The Omaha guide. (Omaha, Neb.) 1927-19??, June 13, 1942, City Edition, Image 1

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    nFLAG DAY J Mt. Calvary Spiritual Community Church to Hold Great
june i4 - | Candle-Light Services and Street Parade
.Entered as Second-Class Matter at The Post Office, Omaha, Nebraska Saturday JUNE 13, 1942 OUR 15th No. 18 City Edition, 5c Copy
Under Act of March 8, 18/4—Business Phone: WE. 1517 _ __ ______
Clifford C TVi tc hell
HOWDY. C. C! Do you remem
ber what Sherman said when he was
marching through Georgia? Well,
the past week has been worse than
that to me. What with the exces
sive heat, and one thing and anoth
er life has really been boiling. Sor
rows have been offset by moments
of heavenly bliss. Disappointments
have been balanced by unexpected
surprises. And so life goes on!
How to begin this column, and
what to begin with. C. C. is a ques
tion. Oh, I’ve plenty to record rn<t
for the life of me I do not seem able
to mentally sort it out and place
first things first and so on. I’ll just
do the best I can and relate incid
ents as I recall them. My mind
seems to have been lost in a haze
all week. Prom what's left of it
here's what, who. when, where, and
why. I believe that’s the journal
ist’s catechism for remembering
things, and events.
Before I forget it let me record
<for the benefit of all those subscri
bers who bare stopped me to in
quire) that as I write, of rather a
few moments before I started to
write, I learned from Mrs. Bean .
that Mr. Bean is confined in a local!
hospital, and. apparently, will be for
some little time yet. He has at
arm broken, two lacerations in the
head; one dangerous laceration un
der his throat; smashed fingers, and
bruises and scratches all over his
body. You remember that Mr. Bean
was in the automobile accident that
took the life of the popular Alex
—CCM —
And I also learn that Dr. G. B.
Eennox has returned from the hos
pital to his home. 2537 Patrick Ave
nue, where h© is convalescing, and (
gradually regaining his normal en
You remember the account I ran
last week, C. C. about the fatal stab
bing of Ruth Wright? During the
week I met a life-long friend of hers.
Mrs. Earl B. Gillett, 2822 South I5th
Street, and from her I learned the
history of the entire Wright family.
Of course, to you, C. C. the tale is
not a new one. but me, a stranger,
and a professional journalist, the
tale certainly spells, in blood red. a
trail of tragedy.
You know of course, that another
sister of hers. Ludv Robinson, was
shot and killed, and from what I’ve
learned, in the very same tavern in
which Ruth lost her life. Just im
agine, C. C. what one of those blood
curdling writers could do with a co
incidence like that? But that’s not
all. Still another sister, Bessie
Wright, died fro mhaving her thr(,at
cut—by another woman. Apparent
ly, there was a legitimate death a
mong the sisters for Virginia Bow
YOU, Too,
--- * Buy » -
Inital State War Sawwqs Roads ifowp
After repeated requests the NAA
Cr. will sponsor a local talent Road
Show and picture on Saturday night,
June 13, at 11:30 p. m. at the Ritz
Theatre. The committee is work
ing on securing a picture similar to
the one shown in the October show-.
It will more than likely star Mm
tan Moreland, in “The Law of tne’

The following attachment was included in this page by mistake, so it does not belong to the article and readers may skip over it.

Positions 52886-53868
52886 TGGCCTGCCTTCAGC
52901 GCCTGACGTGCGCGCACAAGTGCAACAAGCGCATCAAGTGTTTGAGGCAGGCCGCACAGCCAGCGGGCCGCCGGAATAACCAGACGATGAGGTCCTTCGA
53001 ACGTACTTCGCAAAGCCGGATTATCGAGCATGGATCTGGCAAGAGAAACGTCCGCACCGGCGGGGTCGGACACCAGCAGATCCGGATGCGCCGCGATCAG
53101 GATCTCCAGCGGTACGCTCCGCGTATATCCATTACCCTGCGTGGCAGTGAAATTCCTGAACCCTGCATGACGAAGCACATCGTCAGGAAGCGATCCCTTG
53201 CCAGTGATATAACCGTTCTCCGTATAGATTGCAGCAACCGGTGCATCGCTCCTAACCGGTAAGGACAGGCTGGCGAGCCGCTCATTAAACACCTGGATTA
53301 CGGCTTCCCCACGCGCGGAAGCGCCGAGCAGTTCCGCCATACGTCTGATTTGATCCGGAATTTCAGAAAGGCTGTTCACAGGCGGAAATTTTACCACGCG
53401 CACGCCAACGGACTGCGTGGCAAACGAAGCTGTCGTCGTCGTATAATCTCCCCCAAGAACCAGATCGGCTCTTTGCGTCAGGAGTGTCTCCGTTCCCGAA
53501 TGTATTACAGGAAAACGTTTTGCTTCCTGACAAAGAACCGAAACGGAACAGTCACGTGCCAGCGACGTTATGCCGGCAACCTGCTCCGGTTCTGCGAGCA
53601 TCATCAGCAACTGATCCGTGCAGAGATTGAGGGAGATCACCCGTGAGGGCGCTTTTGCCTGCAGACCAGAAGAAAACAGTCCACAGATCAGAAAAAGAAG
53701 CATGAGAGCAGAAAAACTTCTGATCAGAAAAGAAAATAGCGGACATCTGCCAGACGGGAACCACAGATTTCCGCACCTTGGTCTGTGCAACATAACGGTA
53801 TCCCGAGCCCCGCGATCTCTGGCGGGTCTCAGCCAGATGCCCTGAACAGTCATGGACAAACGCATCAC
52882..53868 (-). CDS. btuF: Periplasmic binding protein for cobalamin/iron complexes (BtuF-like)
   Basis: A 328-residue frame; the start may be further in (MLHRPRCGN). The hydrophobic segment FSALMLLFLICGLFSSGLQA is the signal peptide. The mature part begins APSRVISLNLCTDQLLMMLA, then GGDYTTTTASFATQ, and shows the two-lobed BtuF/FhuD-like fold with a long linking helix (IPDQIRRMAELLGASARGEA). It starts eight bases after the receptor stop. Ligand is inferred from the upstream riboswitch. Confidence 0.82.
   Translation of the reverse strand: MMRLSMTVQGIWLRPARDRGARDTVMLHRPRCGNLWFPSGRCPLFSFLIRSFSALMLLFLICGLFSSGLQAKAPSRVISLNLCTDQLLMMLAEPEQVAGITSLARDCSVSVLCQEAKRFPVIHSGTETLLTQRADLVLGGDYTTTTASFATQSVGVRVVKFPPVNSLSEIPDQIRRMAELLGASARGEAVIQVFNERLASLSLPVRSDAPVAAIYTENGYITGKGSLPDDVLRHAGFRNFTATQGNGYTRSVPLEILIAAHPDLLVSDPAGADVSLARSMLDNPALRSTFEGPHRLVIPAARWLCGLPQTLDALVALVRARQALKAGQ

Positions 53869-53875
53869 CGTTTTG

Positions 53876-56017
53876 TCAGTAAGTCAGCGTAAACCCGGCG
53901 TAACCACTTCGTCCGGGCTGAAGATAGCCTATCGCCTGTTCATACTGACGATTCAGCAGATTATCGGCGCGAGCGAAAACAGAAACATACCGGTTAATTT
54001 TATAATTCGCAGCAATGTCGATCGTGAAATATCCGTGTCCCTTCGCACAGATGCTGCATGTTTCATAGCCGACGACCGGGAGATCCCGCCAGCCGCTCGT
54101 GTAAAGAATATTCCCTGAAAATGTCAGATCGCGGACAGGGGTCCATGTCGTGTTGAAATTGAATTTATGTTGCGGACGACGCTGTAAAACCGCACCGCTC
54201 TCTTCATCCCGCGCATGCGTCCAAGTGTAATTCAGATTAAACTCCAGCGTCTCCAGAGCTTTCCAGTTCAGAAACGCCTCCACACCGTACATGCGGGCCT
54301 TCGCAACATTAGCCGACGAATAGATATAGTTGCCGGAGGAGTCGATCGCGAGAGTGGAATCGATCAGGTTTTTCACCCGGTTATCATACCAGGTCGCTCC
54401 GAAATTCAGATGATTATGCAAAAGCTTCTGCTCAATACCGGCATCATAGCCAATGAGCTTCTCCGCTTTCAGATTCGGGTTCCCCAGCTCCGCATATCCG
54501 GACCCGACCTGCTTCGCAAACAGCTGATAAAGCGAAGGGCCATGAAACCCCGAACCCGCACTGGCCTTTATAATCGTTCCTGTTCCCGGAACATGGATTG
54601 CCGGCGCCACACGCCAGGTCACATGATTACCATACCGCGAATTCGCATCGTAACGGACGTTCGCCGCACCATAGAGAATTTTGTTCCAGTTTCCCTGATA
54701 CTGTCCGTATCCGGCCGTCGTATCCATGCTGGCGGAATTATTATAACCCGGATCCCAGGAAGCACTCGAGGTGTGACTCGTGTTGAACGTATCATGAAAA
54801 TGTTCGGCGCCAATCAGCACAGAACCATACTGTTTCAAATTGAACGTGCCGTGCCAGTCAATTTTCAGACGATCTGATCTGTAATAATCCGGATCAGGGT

Jungle”. A local talent road show
win be presented in addition to the
picture. Many people are planning
theatre parties, so why not now call
JAckson 4440 for your tickets. The
admission will be twenty-five cents.
man died fr om cancer, leaving
Gladys of all the sisters the only
remaining feminine member of the
family alive.
Now, I do not know Gladys. And
I am not superstitious, but I am
thinking mighty hard. Maybe you ,
are thinking the same thing? If so,
1st it go at that.
Incidentally. Mrs. Gillett showed
me pictures of the entire Wright
Tragedy! Tragedy! Here’s another
heart-rendering tale. For obvious
reason I can't mention any names. [
but I met a lovely little lady. Shi
is a native Omahan. but nearly a
quarter of a century ago she mar
ried an Oriental—a Japanese—and
they were happily married, too
They lived in California—Los Angel
es. They were blessed with a soh
The husband was a chef and a pros
perous one. They gave the son ev
ery cultural and scholastic advant
age. e graduated from the Univers
ity of Southern California. They
prospered in California. Then came
Pearl Harbor. Well, you know
what happened after that? The
Japanese who, fortunately, were
moderately well filxed financially
were able to leave the Coast and
move inland. The others—well you
know they are interned. The hus
band and son, about whom I am
talking, came to Omaha to the rel
atives of the wife wh© for a quarter
of a century had been the loving
mate and mother of the two. Later,
the wife, after settling their Calif
ornia belongings, at a few cents on
the dollar, came t© Omaha to rejoin,
her husband and son. I saw them
all. the very day. on which, this is
written. The father and son were
laboring, doing carpenter work,
improving and remodelling the home
of the wife's parents. For a liveli
hood the father and son can get only
occasional day work. I’m wonder
ing what the son is thinking. A
native born American and a college
graduate. Oh. well, I suppose that
is life, too! But what a plot for a
Here's something not so tragic, C.
C. During the week I met John L.
Worman, of 802 Browne Street. Ap
parently, he is from York, Nebraska
for although he is white, he told me
that in his childhood one of his beet
friends and playmates was John
Berry, colored, 203 West 16th St.,